Sunday, September 25, 2022


Weekly Opinion Editorial 


by Steve Fair

     Forty-five days until the November general election and according to a Washington Post/ABC News poll, America is divided.  The pollster included a ‘skewed’ question about the overturning of Roe vs. Wade, that showed 62% of Americans disagreed with the ruling.  The poll showed Republicans have a slight advantage in voter enthusiasm, but both Parties are motivated to get out to vote.  President Biden has an approval rating of 39%, with 53% strongly disapproving of the job the POTUS is doing.  57% of those polled believe Biden hasn’t accomplished much of anything.  31% of those polled said the Democrat Party is too permissive on abortion.  50% believe the Republican Party is too restrictive. Three observations about polls, no matter who is conducting them:

     First, polls are often manipulated and contrived.   Statistical sampling is the method pollsters use to measure voter interest.  They poll a cross section of voters and then extrapolate and project the results to a confidence factor.  Polls have been around since the early 1800s.  In the 20th century, The Literary Digest, a magazine published by Funk & Wagnalls, conducted opinion polls on the presidential races.  The Digest correctly predicted four straight races, but missed big in 1936 when they predicted Alf Landon would upset FDR.  George Gallup found their method of soliciting people to send in postcards had given them a bad sample. It seems, Landon’s supporters had conspired to bias the poll by flooding the Digest with postcards. 

     How a question is asked, who is commissioning (paying for) a poll, and those polled not providing accurate and honest answers can result in poll cats providing erroneous and faulty information.       Many push polls masquerade as opinion polls.  A push poll is an interactive marketing technique where a campaign attempts to influence the polled’s views and manipulate their response.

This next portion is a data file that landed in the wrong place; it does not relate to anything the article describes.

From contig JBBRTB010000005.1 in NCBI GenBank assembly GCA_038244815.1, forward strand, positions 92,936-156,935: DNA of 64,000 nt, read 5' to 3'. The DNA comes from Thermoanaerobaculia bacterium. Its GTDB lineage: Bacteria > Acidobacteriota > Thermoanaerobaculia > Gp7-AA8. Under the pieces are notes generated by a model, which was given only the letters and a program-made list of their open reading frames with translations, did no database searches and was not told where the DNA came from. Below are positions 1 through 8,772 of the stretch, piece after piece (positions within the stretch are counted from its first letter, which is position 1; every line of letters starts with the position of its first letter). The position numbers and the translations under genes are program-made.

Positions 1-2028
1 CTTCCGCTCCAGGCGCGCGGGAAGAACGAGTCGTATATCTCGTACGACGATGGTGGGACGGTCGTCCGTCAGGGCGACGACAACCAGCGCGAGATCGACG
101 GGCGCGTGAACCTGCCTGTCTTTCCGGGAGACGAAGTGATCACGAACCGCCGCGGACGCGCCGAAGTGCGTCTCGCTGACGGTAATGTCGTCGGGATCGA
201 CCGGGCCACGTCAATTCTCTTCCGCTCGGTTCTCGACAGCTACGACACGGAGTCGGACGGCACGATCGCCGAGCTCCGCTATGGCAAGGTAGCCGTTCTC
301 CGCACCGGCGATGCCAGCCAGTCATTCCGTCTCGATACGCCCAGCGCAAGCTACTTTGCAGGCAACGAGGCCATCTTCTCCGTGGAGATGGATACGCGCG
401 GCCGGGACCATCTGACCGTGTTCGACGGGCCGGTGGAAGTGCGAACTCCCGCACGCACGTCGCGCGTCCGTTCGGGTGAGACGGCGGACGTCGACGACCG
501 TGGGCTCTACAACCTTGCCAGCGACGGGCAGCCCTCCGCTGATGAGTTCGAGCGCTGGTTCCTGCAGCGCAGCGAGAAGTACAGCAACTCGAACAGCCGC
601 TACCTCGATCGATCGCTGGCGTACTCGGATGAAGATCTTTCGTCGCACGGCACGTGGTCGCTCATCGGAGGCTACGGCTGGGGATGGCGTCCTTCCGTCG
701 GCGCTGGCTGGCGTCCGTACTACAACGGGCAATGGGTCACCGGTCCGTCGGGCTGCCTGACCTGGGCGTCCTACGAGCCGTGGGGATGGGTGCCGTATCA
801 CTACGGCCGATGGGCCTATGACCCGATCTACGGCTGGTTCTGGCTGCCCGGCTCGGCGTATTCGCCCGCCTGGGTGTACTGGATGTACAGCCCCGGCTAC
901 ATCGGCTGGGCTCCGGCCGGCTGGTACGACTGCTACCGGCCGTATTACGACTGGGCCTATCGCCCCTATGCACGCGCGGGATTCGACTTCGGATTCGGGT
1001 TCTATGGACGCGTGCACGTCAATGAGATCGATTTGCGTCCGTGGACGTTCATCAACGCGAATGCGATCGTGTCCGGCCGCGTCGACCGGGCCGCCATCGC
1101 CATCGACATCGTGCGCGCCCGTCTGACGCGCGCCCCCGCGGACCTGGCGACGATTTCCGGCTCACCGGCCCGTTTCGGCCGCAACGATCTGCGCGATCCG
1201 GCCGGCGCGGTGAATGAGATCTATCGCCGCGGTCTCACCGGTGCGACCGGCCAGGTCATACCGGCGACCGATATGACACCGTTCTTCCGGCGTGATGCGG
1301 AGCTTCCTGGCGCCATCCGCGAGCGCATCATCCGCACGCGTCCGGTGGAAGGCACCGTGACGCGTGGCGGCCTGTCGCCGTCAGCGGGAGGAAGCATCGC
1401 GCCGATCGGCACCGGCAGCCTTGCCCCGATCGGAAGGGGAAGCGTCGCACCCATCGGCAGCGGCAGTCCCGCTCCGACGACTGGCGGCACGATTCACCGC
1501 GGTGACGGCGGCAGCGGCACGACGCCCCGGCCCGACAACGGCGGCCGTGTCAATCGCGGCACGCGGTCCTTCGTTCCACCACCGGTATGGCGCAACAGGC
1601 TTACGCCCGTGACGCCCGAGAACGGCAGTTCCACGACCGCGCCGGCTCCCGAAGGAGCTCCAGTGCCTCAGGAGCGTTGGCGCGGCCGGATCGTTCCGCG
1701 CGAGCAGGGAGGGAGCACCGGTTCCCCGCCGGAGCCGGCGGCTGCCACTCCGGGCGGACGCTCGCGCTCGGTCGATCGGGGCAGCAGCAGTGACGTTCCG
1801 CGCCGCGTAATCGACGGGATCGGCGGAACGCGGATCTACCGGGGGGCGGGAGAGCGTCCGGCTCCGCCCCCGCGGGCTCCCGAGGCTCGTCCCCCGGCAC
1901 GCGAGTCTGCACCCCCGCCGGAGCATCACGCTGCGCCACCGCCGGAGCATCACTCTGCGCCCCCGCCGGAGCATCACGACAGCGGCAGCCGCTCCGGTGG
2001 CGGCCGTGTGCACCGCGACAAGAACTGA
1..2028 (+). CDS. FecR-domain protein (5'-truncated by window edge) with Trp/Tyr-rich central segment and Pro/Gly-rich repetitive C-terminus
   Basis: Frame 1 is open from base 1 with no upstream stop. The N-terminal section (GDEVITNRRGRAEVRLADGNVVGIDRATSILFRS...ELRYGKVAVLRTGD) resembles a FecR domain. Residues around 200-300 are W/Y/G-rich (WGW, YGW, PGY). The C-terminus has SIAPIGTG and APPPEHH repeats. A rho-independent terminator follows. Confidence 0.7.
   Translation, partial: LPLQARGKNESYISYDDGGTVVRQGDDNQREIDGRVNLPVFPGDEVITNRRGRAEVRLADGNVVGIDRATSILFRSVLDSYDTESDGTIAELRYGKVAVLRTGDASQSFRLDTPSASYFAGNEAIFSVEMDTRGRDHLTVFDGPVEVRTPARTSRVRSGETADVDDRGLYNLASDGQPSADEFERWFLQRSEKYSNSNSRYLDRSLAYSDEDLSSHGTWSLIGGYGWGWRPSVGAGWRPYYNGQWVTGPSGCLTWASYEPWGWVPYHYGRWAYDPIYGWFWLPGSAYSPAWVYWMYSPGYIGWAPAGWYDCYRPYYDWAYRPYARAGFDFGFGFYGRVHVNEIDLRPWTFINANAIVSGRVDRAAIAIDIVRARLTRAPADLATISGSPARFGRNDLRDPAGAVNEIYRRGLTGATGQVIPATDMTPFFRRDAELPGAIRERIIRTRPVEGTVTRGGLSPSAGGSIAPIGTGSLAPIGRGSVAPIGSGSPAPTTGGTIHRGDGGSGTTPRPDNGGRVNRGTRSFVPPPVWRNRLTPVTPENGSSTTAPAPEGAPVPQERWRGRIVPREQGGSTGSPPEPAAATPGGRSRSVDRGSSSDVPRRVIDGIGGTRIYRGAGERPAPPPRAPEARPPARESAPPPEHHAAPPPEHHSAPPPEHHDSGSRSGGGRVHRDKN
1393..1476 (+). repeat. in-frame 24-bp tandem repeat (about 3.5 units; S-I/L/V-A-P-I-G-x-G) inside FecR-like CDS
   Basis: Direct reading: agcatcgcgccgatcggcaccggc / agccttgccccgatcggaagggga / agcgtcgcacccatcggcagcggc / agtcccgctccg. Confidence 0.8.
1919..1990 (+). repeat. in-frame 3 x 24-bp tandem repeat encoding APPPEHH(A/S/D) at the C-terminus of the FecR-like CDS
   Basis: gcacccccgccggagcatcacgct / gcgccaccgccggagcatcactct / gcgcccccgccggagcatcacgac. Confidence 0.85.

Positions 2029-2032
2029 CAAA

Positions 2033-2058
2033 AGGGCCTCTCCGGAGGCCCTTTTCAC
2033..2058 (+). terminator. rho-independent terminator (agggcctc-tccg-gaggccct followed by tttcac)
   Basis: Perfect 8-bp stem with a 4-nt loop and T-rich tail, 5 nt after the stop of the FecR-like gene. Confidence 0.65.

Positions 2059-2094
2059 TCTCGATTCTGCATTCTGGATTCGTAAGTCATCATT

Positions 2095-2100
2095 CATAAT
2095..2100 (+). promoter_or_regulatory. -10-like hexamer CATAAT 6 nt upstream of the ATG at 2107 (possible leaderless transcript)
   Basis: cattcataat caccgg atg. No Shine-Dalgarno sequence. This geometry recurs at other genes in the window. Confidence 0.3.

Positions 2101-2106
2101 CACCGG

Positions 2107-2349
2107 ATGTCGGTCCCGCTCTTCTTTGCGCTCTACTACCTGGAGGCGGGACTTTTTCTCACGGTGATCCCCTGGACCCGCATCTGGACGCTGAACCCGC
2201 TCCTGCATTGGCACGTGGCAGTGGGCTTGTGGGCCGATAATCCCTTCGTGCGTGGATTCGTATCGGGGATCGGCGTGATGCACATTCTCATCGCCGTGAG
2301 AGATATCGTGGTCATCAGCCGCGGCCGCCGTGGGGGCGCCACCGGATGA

Second, the only poll that matters is the one on Election Day.  The phrase originated in Australian politics, but it’s repeated often in America- often by candidates who are behind in the polls.  While true, polling, when conducted in a fair, unbiased, and scientific manner can be amazingly accurate.  Exceptions have been the 2016 and 2020 presidential elections.  Most preelection polls had Hillary Clinton and Joe Biden easily beating Donald Trump. According to a report from the American Association for Public Opinion Research, polls for the 2020 election were the worst in forty years and polling in state races was the worst in twenty years.  Loss of objectivity by pollsters have resulted in a loss of public confidence in their accuracy.

     Third, the economic poll is the one to watch.  Pay attention to the inflation rate, the Consumer Price Index(CPI), the Gross domestic product(GDP), unemployment, interest rates and the price of crude oil.  All of those aren’t trending well for the average American.  The average Individual Retirement Account(IRA) decreased in value -18% since January 2022, wiping out $3 trillion in collective wealth of Americans.  The stock market is down -20% during the same period.  Crude oil is at a fifteen year high, resulting in high fuel prices at the pump.  Inflation is over 9% this year. Food at home prices have increased by 11% this year.   Most voters vote with their pocketbook, so it’s a safe conclusion the economic poll indicates they will vote out the Party in power.

       The late Rush Limbaugh said: “Polls are just being used as another tool of voter suppression.  The polls are an attempt to not reflect public opinion, but to shape it.  Yours.  They want to depress the heck out of you.” Nothing could depress Americans more than the economic indicators this year.    

     But that won’t stop poll cats from releasing fake polls indicating Americans are going to vote liberal in November, in the hope it will deflate conservatives.  A pole cat is a weasel-like mammal, noted for ejecting a fetid fluid when threatened.  Is there an odor in the air?



James L. said...